June 29, 2020 @ 10:43 by Richard Dawson
Intu Properties, the owner and operator of Newcastle Eldon Square and Gateshead Metrocentre, collapsed into administration last week (June 26) after being unable to reach a new agreement with creditors.
The listed company has been struggling since before the coronavirus pandemic, with debts of £4.5 billion racking up due to the declining value of the 20 shopping centres in its portfolio.
KPMG has been appointed as administrators and Intu has been suspended from the London Stock Exchange.
Intu’s shopping centres will continue to trade as normal in the short-term as these are owned by individual operating companies that are “unaffected” by the administration.
The value of Intu shopping centres such as the Trafford Centre in Manchester and the Lakeside in Essex declined by 22 per cent in 2019, with the company posting a £2 billion loss last year alone.
This, combined with the meteoric rise of online retail sales, meant that the company was in bad shape going into the coronavirus crisis.
Since the UK lockdown came into effect, Intu has struggled, like all retail landlords, to collect its rent payments.
Multiple retailers have either appointed administrators or announced CVAs this year and others have been negotiating rent holidays and rent reductions to reflect the loss in trade.
Bob Fletcher, consultant at @retail, said: “Intu’s decision to appoint KPMG as administrators, and potentially close centres, has sent shockwaves across the retail industry, leaving dedicated shoppers, shopping centre employees, retail assistants and support staff bemused and terrified at the same time.
“The high street has been under pressure for several years from the ever increasing impact of internet sales, out-of-town retail destinations, declining footfall and consumer confidence, as well as the high cost of operating physical stores, which have all taken their toll.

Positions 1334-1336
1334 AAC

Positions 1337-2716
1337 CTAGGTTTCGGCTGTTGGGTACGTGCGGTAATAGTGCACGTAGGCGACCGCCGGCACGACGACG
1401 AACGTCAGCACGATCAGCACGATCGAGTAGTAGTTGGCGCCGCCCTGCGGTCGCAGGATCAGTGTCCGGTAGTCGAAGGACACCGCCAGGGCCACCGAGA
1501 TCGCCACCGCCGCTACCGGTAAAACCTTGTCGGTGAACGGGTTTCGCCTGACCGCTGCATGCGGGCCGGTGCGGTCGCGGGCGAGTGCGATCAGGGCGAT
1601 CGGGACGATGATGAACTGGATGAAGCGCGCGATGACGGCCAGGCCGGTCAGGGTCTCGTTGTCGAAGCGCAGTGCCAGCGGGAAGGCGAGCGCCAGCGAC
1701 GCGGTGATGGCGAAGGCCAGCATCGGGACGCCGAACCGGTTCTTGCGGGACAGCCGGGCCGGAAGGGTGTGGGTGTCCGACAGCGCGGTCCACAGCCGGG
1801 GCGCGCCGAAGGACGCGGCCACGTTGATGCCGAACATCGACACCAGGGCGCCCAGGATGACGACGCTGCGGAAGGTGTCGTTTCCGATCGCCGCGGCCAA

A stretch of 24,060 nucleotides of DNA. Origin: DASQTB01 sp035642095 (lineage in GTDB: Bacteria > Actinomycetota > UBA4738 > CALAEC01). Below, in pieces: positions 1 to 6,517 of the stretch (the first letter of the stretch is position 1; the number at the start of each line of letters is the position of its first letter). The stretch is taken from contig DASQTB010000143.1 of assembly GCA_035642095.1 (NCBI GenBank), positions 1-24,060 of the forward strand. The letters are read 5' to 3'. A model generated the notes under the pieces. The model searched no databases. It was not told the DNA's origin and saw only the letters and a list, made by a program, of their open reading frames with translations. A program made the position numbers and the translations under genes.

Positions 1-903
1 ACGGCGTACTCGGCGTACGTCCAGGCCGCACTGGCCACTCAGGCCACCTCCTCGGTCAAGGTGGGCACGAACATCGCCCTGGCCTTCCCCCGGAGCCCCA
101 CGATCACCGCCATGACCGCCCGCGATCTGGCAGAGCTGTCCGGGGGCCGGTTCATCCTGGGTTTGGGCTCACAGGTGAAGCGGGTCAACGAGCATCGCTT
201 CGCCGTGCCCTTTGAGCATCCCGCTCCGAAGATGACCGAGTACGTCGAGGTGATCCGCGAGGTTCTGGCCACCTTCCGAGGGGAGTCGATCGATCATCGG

“The devastating impact of Covid-19 has, some say, dealt a terminal blow and the high street as we have known it, will never recover. We think that is an exaggeration and Newcastle City Centre will be as relevant tomorrow as it has been previously.
“Intu’s problems stem from its ownership of the biggest and best shopping schemes in the country. Intu’s health is predicated on the ability of its tenants to pay rent.
“Intu’s tenants comprise multiple branches of the same retailer – often household names. If one decides to throw in the towel that impacts Intu across multiple sites.
“In June 2020 alone, the following retailers have either gone into administration, entered into CVA’s or announced store closures – Victoria’s Secrets, Monsoon/Accessorize, All Saints, Long Tall Sally, Oak Furniture, Go Outdoors, Hotter Shoes, Debenhams, Quiz and Poundstretcher.
“Some of those in administration have been rescued by major shareholders in pre-pack deals. They have then been able to close unprofitable stores and negotiate significantly reduced property costs with their landlords on the stores they have retained, seemingly without penalty.
“Intu’s ability to collect contractually agreed rents has diminished significantly as a result of these factors with disastrous consequences.
“By announcing its appointment of administrators KPMG, Intu is applying pressure on its lenders to give them more time.
“It is no coincidence that this pressure coincides with the quarter day rent collection date when the cash flow crisis is likely to crystallise. Intu is hoping it won’t be as bad as most other commentators seem to think it might be.
“The next few days will tell one way or the other.”